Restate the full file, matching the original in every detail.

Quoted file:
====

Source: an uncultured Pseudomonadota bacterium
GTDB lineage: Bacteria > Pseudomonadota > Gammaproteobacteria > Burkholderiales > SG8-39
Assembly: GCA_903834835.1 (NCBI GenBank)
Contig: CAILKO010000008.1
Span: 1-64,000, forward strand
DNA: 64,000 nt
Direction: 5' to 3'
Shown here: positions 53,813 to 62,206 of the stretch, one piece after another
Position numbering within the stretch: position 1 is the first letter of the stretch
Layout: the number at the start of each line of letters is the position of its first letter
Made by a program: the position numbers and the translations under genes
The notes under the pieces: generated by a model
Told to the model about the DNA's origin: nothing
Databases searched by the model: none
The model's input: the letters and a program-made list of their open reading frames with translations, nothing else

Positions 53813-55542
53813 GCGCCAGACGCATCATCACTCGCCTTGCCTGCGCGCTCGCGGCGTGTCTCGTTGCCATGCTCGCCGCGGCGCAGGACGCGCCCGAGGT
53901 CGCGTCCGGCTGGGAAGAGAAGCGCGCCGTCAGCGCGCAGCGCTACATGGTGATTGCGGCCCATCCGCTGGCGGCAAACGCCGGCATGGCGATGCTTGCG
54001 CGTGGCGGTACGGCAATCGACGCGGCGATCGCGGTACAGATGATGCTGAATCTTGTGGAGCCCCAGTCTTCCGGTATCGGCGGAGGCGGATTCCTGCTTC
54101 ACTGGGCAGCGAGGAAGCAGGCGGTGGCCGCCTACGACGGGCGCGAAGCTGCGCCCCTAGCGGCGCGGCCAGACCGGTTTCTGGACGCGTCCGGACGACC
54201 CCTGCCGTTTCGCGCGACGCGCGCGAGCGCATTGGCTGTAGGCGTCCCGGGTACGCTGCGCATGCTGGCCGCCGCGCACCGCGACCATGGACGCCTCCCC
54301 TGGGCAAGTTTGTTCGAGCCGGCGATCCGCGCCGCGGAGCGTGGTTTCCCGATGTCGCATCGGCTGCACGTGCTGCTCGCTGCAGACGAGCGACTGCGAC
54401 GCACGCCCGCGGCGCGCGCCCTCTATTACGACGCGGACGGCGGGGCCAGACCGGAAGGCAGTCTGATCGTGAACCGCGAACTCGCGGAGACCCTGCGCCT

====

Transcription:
Source: an uncultured Pseudomonadota bacterium
GTDB lineage: Bacteria > Pseudomonadota > Gammaproteobacteria > Burkholderiales > SG8-39
Assembly: GCA_903834835.1 (NCBI GenBank)
Contig: CAILKO010000008.1
Span: 1-64,000, forward strand
DNA: 64,000 nt
Direction: 5' to 3'
Shown here: positions 53,813 to 62,206 of the stretch, one piece after another
Position numbering within the stretch: position 1 is the first letter of the stretch
Layout: the number at the start of each line of letters is the position of its first letter
Made by a program: the position numbers and the translations under genes
The notes under the pieces: generated by a model
Told to the model about the DNA's origin: nothing
Databases searched by the model: none
The model's input: the letters and a program-made list of their open reading frames with translations, nothing else

Positions 53813-55542
53813 GCGCCAGACGCATCATCACTCGCCTTGCCTGCGCGCTCGCGGCGTGTCTCGTTGCCATGCTCGCCGCGGCGCAGGACGCGCCCGAGGT
53901 CGCGTCCGGCTGGGAAGAGAAGCGCGCCGTCAGCGCGCAGCGCTACATGGTGATTGCGGCCCATCCGCTGGCGGCAAACGCCGGCATGGCGATGCTTGCG
54001 CGTGGCGGTACGGCAATCGACGCGGCGATCGCGGTACAGATGATGCTGAATCTTGTGGAGCCCCAGTCTTCCGGTATCGGCGGAGGCGGATTCCTGCTTC
54101 ACTGGGCAGCGAGGAAGCAGGCGGTGGCCGCCTACGACGGGCGCGAAGCTGCGCCCCTAGCGGCGCGGCCAGACCGGTTTCTGGACGCGTCCGGACGACC
54201 CCTGCCGTTTCGCGCGACGCGCGCGAGCGCATTGGCTGTAGGCGTCCCGGGTACGCTGCGCATGCTGGCCGCCGCGCACCGCGACCATGGACGCCTCCCC
54301 TGGGCAAGTTTGTTCGAGCCGGCGATCCGCGCCGCGGAGCGTGGTTTCCCGATGTCGCATCGGCTGCACGTGCTGCTCGCTGCAGACGAGCGACTGCGAC
54401 GCACGCCCGCGGCGCGCGCCCTCTATTACGACGCGGACGGCGGGGCCAGACCGGAAGGCAGTCTGATCGTGAACCGCGAACTCGCGGAGACCCTGCGCCT